Skip to main content

Thank you for visiting nature.com. You are using a browser version with limited support for CSS. To obtain the best experience, we recommend you use a more up to date browser (or turn off compatibility mode in Internet Explorer). In the meantime, to ensure continued support, we are displaying the site without styles and JavaScript.

The expanding world of tRNA modifications and their disease relevance

Abstract

Transfer RNA (tRNA) is an adapter molecule that links a specific codon in mRNA with its corresponding amino acid during protein synthesis. tRNAs are enzymatically modified post-transcriptionally. A wide variety of tRNA modifications are found in the tRNA anticodon, which are crucial for precise codon recognition and reading frame maintenance, thereby ensuring accurate and efficient protein synthesis. In addition, tRNA-body regions are also frequently modified and thus stabilized in the cell. Over the past two decades, 16 novel tRNA modifications were discovered in various organisms, and the chemical space of tRNA modification continues to expand. Recent studies have revealed that tRNA modifications can be dynamically altered in response to levels of cellular metabolites and environmental stresses. Importantly, we now understand that deficiencies in tRNA modification can have pathological consequences, which are termed ‘RNA modopathies’. Dysregulation of tRNA modification is involved in mitochondrial diseases, neurological disorders and cancer.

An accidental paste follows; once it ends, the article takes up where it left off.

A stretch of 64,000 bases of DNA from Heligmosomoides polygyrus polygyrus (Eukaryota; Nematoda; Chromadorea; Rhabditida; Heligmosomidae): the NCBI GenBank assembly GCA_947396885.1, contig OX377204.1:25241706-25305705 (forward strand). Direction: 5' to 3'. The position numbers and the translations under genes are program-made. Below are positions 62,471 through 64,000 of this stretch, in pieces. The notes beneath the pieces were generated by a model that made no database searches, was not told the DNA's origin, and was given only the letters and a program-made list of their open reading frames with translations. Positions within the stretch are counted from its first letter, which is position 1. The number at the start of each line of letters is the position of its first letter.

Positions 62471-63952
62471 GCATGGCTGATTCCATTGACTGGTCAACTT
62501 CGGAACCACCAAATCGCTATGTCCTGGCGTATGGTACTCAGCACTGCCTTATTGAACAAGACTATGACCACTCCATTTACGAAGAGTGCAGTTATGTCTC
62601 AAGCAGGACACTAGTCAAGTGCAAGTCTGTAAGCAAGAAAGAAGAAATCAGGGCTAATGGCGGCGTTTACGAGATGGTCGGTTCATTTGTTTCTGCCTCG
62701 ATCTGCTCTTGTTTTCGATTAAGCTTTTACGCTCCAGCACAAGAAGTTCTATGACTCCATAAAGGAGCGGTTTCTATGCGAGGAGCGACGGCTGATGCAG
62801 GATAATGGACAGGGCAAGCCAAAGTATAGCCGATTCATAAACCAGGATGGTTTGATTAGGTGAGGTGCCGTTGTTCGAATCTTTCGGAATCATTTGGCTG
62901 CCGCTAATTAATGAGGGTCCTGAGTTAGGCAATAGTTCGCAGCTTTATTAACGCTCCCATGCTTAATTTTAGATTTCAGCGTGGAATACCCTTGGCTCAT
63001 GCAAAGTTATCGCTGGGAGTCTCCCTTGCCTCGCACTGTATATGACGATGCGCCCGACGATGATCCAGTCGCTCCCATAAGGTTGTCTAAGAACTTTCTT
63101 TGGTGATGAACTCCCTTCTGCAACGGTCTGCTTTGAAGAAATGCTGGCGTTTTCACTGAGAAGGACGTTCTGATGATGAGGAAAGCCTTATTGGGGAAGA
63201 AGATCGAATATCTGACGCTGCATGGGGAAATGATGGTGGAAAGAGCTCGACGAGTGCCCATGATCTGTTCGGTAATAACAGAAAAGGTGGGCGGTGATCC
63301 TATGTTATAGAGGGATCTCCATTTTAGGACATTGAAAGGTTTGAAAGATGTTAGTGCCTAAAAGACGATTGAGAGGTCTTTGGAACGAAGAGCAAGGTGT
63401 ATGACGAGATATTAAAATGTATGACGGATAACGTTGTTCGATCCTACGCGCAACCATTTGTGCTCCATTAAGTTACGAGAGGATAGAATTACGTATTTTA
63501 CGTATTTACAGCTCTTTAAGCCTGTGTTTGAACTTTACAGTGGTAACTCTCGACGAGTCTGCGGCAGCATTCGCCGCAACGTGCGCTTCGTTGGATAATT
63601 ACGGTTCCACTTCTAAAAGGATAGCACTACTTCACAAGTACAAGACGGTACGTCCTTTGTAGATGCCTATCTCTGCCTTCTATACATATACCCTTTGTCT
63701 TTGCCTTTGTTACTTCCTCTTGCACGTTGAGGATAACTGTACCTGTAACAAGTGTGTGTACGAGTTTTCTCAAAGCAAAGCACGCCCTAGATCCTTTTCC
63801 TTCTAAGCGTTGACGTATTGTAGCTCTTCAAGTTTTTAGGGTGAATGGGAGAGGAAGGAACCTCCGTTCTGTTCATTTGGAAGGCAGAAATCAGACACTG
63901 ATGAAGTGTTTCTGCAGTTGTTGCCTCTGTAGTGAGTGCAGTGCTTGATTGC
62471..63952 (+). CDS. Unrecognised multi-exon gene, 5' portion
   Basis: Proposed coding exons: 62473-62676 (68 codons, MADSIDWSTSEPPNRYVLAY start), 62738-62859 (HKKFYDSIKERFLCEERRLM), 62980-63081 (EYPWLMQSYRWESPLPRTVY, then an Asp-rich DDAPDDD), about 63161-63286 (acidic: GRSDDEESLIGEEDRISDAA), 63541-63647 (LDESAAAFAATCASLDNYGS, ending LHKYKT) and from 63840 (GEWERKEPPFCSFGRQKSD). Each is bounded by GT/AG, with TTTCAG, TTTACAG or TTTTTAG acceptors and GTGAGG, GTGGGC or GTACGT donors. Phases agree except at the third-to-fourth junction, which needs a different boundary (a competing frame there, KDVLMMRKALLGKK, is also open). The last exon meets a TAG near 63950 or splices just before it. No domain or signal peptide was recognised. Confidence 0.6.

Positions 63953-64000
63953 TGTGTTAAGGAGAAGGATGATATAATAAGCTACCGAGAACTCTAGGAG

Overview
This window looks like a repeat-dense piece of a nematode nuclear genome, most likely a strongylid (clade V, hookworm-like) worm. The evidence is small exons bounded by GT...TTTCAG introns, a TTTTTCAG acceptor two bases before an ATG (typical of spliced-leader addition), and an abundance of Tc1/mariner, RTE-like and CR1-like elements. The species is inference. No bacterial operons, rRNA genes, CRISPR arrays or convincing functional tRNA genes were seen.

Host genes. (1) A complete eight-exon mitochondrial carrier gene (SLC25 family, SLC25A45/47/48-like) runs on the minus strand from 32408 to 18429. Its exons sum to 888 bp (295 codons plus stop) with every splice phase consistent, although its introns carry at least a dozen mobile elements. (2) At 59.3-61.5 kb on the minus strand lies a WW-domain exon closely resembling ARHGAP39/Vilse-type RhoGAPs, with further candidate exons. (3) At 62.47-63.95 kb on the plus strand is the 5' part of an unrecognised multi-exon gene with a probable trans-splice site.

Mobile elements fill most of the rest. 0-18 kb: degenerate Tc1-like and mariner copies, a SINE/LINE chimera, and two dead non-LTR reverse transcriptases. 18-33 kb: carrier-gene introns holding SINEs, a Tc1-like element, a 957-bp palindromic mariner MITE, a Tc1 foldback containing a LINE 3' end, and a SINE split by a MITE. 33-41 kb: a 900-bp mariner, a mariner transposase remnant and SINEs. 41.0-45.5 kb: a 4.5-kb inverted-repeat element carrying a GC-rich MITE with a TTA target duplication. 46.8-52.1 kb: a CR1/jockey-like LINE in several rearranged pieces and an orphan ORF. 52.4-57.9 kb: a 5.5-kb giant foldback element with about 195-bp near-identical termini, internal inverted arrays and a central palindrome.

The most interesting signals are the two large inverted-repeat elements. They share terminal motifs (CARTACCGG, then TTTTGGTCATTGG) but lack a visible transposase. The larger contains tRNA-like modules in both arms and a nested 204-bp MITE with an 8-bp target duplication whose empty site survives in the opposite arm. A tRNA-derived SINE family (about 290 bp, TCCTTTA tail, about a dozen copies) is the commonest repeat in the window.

Access options

Rent or Buy article

Get time limited or full article access on ReadCube.

from$8.99

All prices are NET prices.

Fig. 1: Basic structure and function of tRNA.
Fig. 2: Integrated view of human tRNA modifications.
Fig. 3: tRNA modifications discovered in the past two decades.
Fig. 4: Control of decoding by tRNA wobble modifications.
Fig. 5: Metabolic and pathological regulation tRNA modifications in human mitochondria.
Fig. 6: Cellular CO2 concentration regulates the level of t6A.
Fig. 7: Codon-specific translation control mediated by tRNA modifications in cancer.

References

  1. 1.

    Holley, R. W. et al. Structure of a ribonucleic acid. Science 147, 1462–1465 (1965).

    CAS  PubMed  Google Scholar 

  2. 2.

    Crick, F. H. Codon–anticodon pairing: the wobble hypothesis. J. Mol. Biol. 19, 548–555 (1966).

    CAS  PubMed  Google Scholar 

  3. 3.

    Ogle, J. M., Murphy, F. V., Tarry, M. J. & Ramakrishnan, V. Selection of tRNA by the ribosome requires a transition from an open to a closed form. Cell 111, 721–732 (2002).

    CAS  PubMed  Google Scholar 

  4. 4.

    Suzuki, T. in Fine-Tuning of RNA Functions by Modification and Editing, Vol. 12 (ed. Grosjean, H.) 23–69 (Springer-Verlag, 2005).

  5. 5.

    Agris, P. F. et al. Celebrating wobble decoding: half a century and still much is new. RNA Biol. 15, 537–553 (2018).

    PubMed  Google Scholar 

  6. 6.

    Han, L. & Phizicky, E. M. A rationale for tRNA modification circuits in the anticodon loop. RNA 24, 1277–1284 (2018).

    CAS  PubMed  PubMed Central  Google Scholar 

  7. 7.

    Bjork, G. R., Wikstrom, P. M. & Bystrom, A. S. Prevention of translational frameshifting by the modified nucleoside 1-methylguanosine. Science 244, 986–989 (1989).